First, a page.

Present Perfect Progressive

The simple present perfect is already a complex tense form. But for the English this doesn't seem to be enough. They won't stop before their verb forms are nothing less than a procession of obedient auxiliaries supporting a royal full verb. And here it comes, the

Progressive Form

As always, the progressive form describes the action as a running process. Because present perfect always concentrates on a time period from some point in the past to the present, its progressive form is used in exactly one situation:

An action started in the past and is still running at the moment of speaking.

Please note this important difference compared to the simple form, which concentrates either on a state or a result.

[have] only "have" or "has" to choose from here + been + [ present participle[verb] + -ing, for spelling rules, see "present progressive" ]

Basically, this is a combination of the rules for simple present perfect and present progressive.
Watch the video for details.

They have been waiting for me since three o'clock.

We had an appointment and I am probably very late by now.

I have been going to this school for eight years.

The speaker started attending this school eight years ago and is still a student here.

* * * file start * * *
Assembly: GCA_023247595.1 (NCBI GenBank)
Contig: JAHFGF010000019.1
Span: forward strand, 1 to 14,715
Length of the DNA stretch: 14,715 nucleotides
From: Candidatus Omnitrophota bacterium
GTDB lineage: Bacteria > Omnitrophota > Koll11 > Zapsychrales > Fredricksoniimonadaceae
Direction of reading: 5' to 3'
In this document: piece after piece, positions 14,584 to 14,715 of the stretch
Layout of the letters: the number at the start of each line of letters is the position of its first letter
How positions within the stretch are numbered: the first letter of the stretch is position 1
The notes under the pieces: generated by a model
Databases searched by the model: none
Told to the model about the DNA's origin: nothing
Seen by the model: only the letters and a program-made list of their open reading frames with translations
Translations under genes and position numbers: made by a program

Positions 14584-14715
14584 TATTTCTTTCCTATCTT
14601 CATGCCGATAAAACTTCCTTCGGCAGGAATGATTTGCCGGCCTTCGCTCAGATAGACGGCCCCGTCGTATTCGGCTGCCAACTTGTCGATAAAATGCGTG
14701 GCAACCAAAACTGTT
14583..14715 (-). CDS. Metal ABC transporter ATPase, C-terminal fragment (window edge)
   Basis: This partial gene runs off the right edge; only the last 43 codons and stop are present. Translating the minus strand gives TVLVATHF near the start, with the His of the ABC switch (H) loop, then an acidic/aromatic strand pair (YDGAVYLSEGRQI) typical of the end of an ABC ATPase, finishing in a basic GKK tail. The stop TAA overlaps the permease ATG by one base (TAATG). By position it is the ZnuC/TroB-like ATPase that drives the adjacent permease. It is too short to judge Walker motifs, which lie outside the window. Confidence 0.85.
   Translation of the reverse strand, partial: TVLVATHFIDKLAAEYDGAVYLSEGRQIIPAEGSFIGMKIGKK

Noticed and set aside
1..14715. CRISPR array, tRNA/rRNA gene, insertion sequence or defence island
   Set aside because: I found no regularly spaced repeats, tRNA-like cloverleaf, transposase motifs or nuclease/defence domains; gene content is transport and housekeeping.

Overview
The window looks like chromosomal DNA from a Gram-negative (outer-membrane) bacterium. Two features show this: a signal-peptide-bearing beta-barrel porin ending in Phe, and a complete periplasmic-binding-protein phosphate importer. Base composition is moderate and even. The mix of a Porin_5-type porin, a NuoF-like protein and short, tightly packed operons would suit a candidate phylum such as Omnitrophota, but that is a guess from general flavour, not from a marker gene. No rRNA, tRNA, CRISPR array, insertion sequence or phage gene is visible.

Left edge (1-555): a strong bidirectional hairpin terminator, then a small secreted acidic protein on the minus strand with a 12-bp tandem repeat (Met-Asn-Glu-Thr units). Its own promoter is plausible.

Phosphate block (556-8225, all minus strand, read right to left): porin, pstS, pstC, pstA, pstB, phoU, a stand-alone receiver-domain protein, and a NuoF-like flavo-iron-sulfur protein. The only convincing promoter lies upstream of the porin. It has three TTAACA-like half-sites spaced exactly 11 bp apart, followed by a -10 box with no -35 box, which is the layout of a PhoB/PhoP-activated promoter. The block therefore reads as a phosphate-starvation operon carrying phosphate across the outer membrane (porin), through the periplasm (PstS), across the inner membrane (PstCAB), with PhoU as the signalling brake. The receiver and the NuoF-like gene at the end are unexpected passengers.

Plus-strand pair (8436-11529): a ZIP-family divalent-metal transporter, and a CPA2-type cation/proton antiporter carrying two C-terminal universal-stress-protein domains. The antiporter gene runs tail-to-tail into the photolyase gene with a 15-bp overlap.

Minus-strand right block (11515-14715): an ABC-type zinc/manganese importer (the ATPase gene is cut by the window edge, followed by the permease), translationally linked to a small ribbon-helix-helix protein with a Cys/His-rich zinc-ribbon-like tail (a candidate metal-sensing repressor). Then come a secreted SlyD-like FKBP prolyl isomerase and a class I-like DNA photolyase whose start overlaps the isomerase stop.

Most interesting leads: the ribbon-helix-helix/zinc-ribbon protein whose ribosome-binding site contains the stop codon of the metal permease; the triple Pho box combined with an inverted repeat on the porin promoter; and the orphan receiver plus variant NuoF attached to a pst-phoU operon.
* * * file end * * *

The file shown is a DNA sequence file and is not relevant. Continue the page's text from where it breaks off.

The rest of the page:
Note the difference to the past tense version I went to this school for eight years. In this case the speaker has already left this school. This could be only a moment or even several years in the past. At the moment of speaking the subject could be anything between a teenager and an old-age pensioner.

Since and For

These words in combination with a phrase of time usually appear together with present perfect, both simple and progressive. They are almost guaranteed to cause problems for the language learner. However, there is a simple rule of thumb to avoid such mistakes. Have a look at the following two sentences:

He has been trying to understand English tense forms for many years.

His class mate has been a happy person since she stopped trying.

Most grammar books tell you that one sentencen describes a period of time and the other one speaks about a point of time. This is not entirely true because most present perfect sentences refer to a period of time.

I haven't seen you since Thursday. and I haven't seen you for three days. both refer to a period of time of several days.

The correct way to think about it is What graphical symbol would I use to draw the adverbial phrase of time in a time line?

If you'd draw it as a bracket, you must use for. This describes a period of time.


I've been learning English for 20 years now.

Get up, the alarm clock has been sounding for two minutes.

This hasn't changed for years.

If you'd draw it as a point, you must use since. This describes a moment in time (no matter how long this moment is).


I've been learning English since 1997 now.

Get up, the alarm clock has been sounding since 6 o'clock.

This hasn't changed since the beginning of time.

A final warning: The last sentence above is a good example of where the trap lies. Don't think about drawing on your time line since the beginning of time. This will always be a bracket. Try to draw the beginning of time instead. You will agree that this must be a point.